Life Stress and Mental Disorders in the South African Stress and Health Study (Original Articles) (Report)

Life Stress and Mental Disorders in the South African Stress and Health Study (Original Articles) (Report)

The role of stressful life events (SLEs) in the pathogenesis of mental disorders is not well understood. Individuals vary greatly in their response to SLEs, with some more susceptible to morbidity than others in the face of adversity. This phenotypic variance is accounted for by genetic and individual-specific environmental factors. (1) It has been suggested that SLEs that are largely dependent on an individual’s own behaviour are more heritable than ‘fateful’ events that are independent of an individual’s actions. (2) Twin studies have provided the strongest evidence of the magnitude of effect of the environment relative to genes, with environmental stressors contributing as much of the variance to a disorder, such as depression, as genetic influences. (3) SLEs can herald the onset of depression and/or affect the symptom profile, expression, course (e.g. illness duration, symptom exacerbation), treatment and outcome. (4-7) They are characterised as those of recent onset and those that occurred early in life. Recent or proximal events (e.g. death or illness in the family, interpersonal violence, financial difficulties) have commonly been associated with risk of mood and anxiety disorders. (8-11) Past studies have also linked distal events, such as adversities in childhood (e.g. parental death/separation/divorce), to the onset of common mental disorders in adulthood. (8,12) A central question is the relationship of early adversity to more recent events in the onset of psychiatric disorders. Evidence suggests that childhood adversity, when combined with current stressors, increases vulnerability to adult depression by 3.5-11-fold. (12) This has been proposed to occur through sensitisation of stress-responsive neurobiological systems (e.g. the hypothalamicpituitary-adrenal axis) as a consequence of early-life stress which may, in turn, be moderated by specific genetic variants (polymorphisms). (1,13,14) The resulting sensitisation in individuals who have experienced significant childhood adversity may lead to a heightened reactivity to subsequent stress such that lower levels of stress may trigger the onset of a depressive episode. (15,16)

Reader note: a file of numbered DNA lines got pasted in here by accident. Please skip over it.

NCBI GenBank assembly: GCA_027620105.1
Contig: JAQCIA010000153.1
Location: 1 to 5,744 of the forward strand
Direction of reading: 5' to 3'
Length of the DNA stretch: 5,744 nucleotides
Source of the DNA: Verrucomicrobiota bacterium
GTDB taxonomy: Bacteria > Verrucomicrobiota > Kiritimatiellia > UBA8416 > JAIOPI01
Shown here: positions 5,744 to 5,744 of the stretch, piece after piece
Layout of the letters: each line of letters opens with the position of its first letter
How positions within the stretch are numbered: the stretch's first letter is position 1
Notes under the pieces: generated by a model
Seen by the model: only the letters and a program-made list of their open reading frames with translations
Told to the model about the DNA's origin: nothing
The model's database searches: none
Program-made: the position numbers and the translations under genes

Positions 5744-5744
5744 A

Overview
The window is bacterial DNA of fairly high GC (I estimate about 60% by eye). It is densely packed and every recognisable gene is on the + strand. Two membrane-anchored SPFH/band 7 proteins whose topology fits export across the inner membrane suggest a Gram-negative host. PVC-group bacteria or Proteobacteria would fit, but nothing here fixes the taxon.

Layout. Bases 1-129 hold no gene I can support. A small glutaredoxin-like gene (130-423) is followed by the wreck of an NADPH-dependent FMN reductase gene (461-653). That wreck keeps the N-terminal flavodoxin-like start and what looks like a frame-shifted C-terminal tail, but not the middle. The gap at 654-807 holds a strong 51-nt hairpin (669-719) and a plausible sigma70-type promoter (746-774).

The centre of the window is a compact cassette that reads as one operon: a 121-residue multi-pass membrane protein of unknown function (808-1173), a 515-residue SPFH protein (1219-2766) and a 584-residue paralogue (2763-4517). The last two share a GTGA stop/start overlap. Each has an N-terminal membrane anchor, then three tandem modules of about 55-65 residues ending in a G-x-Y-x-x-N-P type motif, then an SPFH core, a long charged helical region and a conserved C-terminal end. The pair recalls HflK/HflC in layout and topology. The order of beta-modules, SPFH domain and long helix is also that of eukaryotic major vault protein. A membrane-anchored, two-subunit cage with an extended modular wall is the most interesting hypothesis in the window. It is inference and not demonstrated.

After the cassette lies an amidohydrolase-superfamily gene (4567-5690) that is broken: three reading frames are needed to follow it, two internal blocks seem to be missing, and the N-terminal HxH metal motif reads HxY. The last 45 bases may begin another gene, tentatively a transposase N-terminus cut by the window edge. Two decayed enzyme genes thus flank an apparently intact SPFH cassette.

Life Stress and Mental Disorders in the South African Stress and Health Study (Original Articles) (Report)



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